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Capitol Views: With divisions clear, Edwards predicts ‘difficult work ahead’

Before delivering the prayer that opened the regular session for the lower chamber today, Rep. Patrick Connick, R-Marrero, joked that he was considering drawing inspiration from the words of St. Jude, the patron saint of desperate cases and lost causes. “But we’re not there yet,” Connick said to a sprinkling of laughter.

It was an otherwise lighthearted start to a regular session that’s sure to be tainted in some small way—and possibly larger ways—by the mistrust and acrimony that was kicked up by the failed special session that was adjourned prematurely just one week ago. That’s when the House failed to forge a compromise on how best to address a budget shortfall that was said to be in the neighborhood of $1 billion. Today it’s closer to $700 million, due to an expected revenue bump from federal tax changes.

“I know you haven’t been away for very long, but I hope that in the past week you have had time to rest and refocus on the work that we have ahead of us,” Edwards told a joint meeting of the Legislature this afternoon. “I do not want the roadblocks of the special session to hamper us from what’s most important—making life better for the people of this great state.”

Since this is an even-numbered year, lawmakers won’t be voting on the same tax bills that were proposed during the recent special session. The regular session will instead host a variety of policy topics and a debate over the state budget, which, if actually passed, will have to be balanced by lawmakers to reflect $700 million in less revenue.

“After the last special session, unfortunately, (an unnamed Dutchtown student is) leaning towards going to Alabama, rather than LSU, because of the uncertainty of his TOPS scholarship,” Edwards told lawmakers. “That’s the kind of story we all should dread. Losing to Alabama in the classroom should feel just as painful as losing to them on the football field.”

The lay of the land in the Capitol will take some time to read properly, but the same basic philosophical divides remain. While Democrats—and some Republicans—are open to increasing certain kinds of taxes, many conservatives remain convinced that the state budget can absorb enough cuts to further shrink the anticipated shortfall that takes hold when the new fiscal year begins July 1.

“If that’s what you truly believe, now is your opportunity,” Edwards said during his opening speech. “To those that say we can cut our way out of this, it’s your time to step up to the plate and make the specific cuts that you insist can be made.”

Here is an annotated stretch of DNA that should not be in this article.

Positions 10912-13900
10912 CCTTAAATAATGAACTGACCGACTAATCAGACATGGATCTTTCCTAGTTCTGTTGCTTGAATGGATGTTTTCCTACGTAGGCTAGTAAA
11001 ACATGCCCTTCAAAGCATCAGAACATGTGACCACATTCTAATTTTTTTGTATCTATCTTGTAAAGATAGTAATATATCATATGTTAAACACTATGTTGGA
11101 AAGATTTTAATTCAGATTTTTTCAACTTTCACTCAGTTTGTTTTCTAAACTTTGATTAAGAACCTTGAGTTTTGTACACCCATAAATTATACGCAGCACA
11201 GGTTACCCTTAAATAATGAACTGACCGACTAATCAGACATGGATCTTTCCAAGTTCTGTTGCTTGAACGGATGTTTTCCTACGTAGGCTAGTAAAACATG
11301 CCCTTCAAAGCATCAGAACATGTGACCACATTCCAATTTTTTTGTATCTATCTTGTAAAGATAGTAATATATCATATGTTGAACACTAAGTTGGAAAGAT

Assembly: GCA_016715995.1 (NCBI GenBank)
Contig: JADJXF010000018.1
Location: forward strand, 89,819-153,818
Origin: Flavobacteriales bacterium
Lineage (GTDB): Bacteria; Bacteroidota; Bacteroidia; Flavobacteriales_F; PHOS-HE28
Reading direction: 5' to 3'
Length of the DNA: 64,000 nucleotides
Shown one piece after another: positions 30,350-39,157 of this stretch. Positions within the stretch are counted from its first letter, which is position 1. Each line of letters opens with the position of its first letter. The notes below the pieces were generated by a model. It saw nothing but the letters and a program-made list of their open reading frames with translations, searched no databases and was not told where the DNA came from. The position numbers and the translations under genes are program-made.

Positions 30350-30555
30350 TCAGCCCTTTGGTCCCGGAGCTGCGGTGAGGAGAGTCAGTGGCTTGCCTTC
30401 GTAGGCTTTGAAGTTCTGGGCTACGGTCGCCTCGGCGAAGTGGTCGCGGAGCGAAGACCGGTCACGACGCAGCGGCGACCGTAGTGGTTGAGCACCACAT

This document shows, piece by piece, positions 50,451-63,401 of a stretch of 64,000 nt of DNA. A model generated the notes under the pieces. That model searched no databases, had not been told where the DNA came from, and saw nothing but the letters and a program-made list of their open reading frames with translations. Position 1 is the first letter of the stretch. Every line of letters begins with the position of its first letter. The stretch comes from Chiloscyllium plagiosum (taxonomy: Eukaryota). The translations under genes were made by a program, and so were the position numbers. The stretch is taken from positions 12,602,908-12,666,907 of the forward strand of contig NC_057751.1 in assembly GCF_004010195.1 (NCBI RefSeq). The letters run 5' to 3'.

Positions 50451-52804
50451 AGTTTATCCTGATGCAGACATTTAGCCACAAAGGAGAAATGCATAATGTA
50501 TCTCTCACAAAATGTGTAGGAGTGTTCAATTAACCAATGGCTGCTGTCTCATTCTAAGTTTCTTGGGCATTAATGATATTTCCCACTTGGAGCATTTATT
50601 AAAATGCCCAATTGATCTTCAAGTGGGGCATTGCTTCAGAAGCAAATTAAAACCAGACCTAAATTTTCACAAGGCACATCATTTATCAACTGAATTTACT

Freshman Rep. Jean-Paul Coussan, R-Lafayette, said he’s willing to support cuts in the budget, but like Edwards and others, he’s still waiting to see if a spending document emerges from its originating committee and what it will contain. “I think we have the right people on the Appropriations Committee to do the job they were elected to do,” Coussan said.

To be certain, lawmakers will feel the pressure soon. The governor said he has been working with Senate President John Alario and House Speaker Taylor Barras to end the non-fiscal regular session ahead of schedule, possibly in mid-May, in order to convene the year’s second special fiscal session—“at no additional expense to taxpayers.”

“And no, it will not be easy. I never said that it would be, but I believe it will be necessary,” Edwards said, later adding, “There is no denying that we have some very difficult work ahead of us. In this session, you are also supposed to pass a budget. As I’ve said before, I do not support or consider the budget recommendations I was constitutionally obligated to present back in January as a reasonable option. I’m certain the majority of you don’t either.”

But the budget isn’t the only item on the regular session menu. More than a thousand bills, ranging from gun control measures and constitutional convention calls to fishing license adjustments and equal pay campaigns, will help distract lawmakers from their fiscal charge.

Veteran Sen. Fred Mills, R-Parks, said he hopes the volume of legislation doesn’t actually serve as a distraction from the larger goal at hand. “I think because were hitting it all early, we’ll be okay,” he said. “But we’ve got to keep up that pace. In my committee, Senate Health and Welfare, we’ll one looking to consider 10 to 12 bills every week.”

Jeremy Alford will publish a daily update throughout the legislative special session on Daily Report PM. Alford reports on Louisiana politics at Follow him on Twitter or on Facebook. He can be reached at

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